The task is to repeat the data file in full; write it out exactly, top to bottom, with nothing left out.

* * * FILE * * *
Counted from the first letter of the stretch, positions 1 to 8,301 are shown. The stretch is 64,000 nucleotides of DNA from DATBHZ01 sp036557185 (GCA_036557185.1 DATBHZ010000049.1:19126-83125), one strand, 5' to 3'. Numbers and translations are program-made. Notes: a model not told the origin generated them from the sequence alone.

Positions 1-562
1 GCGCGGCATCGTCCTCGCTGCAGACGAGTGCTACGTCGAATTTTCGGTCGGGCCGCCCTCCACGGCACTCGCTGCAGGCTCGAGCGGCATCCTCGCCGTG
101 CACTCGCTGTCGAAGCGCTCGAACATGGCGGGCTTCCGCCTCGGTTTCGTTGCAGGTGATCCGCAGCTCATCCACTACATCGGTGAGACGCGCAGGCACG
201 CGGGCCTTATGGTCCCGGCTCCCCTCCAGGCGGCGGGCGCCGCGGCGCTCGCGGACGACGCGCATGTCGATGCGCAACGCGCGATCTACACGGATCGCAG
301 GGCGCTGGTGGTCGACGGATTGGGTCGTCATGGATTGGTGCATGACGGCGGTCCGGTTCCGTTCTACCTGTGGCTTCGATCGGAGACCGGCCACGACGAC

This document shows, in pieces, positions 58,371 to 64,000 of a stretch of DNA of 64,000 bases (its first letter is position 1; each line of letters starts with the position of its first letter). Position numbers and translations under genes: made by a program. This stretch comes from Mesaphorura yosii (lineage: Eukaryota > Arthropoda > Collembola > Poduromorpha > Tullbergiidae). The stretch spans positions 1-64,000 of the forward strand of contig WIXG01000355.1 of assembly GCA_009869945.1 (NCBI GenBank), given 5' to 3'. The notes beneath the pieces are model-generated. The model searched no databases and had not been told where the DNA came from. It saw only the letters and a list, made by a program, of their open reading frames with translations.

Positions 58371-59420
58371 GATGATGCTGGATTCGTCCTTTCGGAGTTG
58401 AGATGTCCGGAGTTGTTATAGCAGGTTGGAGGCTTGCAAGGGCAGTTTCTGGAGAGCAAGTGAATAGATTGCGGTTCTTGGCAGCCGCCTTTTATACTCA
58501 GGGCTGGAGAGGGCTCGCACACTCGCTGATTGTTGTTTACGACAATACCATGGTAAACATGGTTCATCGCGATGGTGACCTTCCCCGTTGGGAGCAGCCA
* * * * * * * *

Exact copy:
Counted from the first letter of the stretch, positions 1 to 8,301 are shown. The stretch is 64,000 nucleotides of DNA from DATBHZ01 sp036557185 (GCA_036557185.1 DATBHZ010000049.1:19126-83125), one strand, 5' to 3'. Numbers and translations are program-made. Notes: a model not told the origin generated them from the sequence alone.

Positions 1-562
1 GCGCGGCATCGTCCTCGCTGCAGACGAGTGCTACGTCGAATTTTCGGTCGGGCCGCCCTCCACGGCACTCGCTGCAGGCTCGAGCGGCATCCTCGCCGTG
101 CACTCGCTGTCGAAGCGCTCGAACATGGCGGGCTTCCGCCTCGGTTTCGTTGCAGGTGATCCGCAGCTCATCCACTACATCGGTGAGACGCGCAGGCACG
201 CGGGCCTTATGGTCCCGGCTCCCCTCCAGGCGGCGGGCGCCGCGGCGCTCGCGGACGACGCGCATGTCGATGCGCAACGCGCGATCTACACGGATCGCAG
301 GGCGCTGGTGGTCGACGGATTGGGTCGTCATGGATTGGTGCATGACGGCGGTCCGGTTCCGTTCTACCTGTGGCTTCGATCGGAGACCGGCCACGACGAC

This document shows, in pieces, positions 58,371 to 64,000 of a stretch of DNA of 64,000 bases (its first letter is position 1; each line of letters starts with the position of its first letter). Position numbers and translations under genes: made by a program. This stretch comes from Mesaphorura yosii (lineage: Eukaryota > Arthropoda > Collembola > Poduromorpha > Tullbergiidae). The stretch spans positions 1-64,000 of the forward strand of contig WIXG01000355.1 of assembly GCA_009869945.1 (NCBI GenBank), given 5' to 3'. The notes beneath the pieces are model-generated. The model searched no databases and had not been told where the DNA came from. It saw only the letters and a list, made by a program, of their open reading frames with translations.

Positions 58371-59420
58371 GATGATGCTGGATTCGTCCTTTCGGAGTTG
58401 AGATGTCCGGAGTTGTTATAGCAGGTTGGAGGCTTGCAAGGGCAGTTTCTGGAGAGCAAGTGAATAGATTGCGGTTCTTGGCAGCCGCCTTTTATACTCA
58501 GGGCTGGAGAGGGCTCGCACACTCGCTGATTGTTGTTTACGACAATACCATGGTAAACATGGTTCATCGCGATGGTGACCTTCCCCGTTGGGAGCAGCCA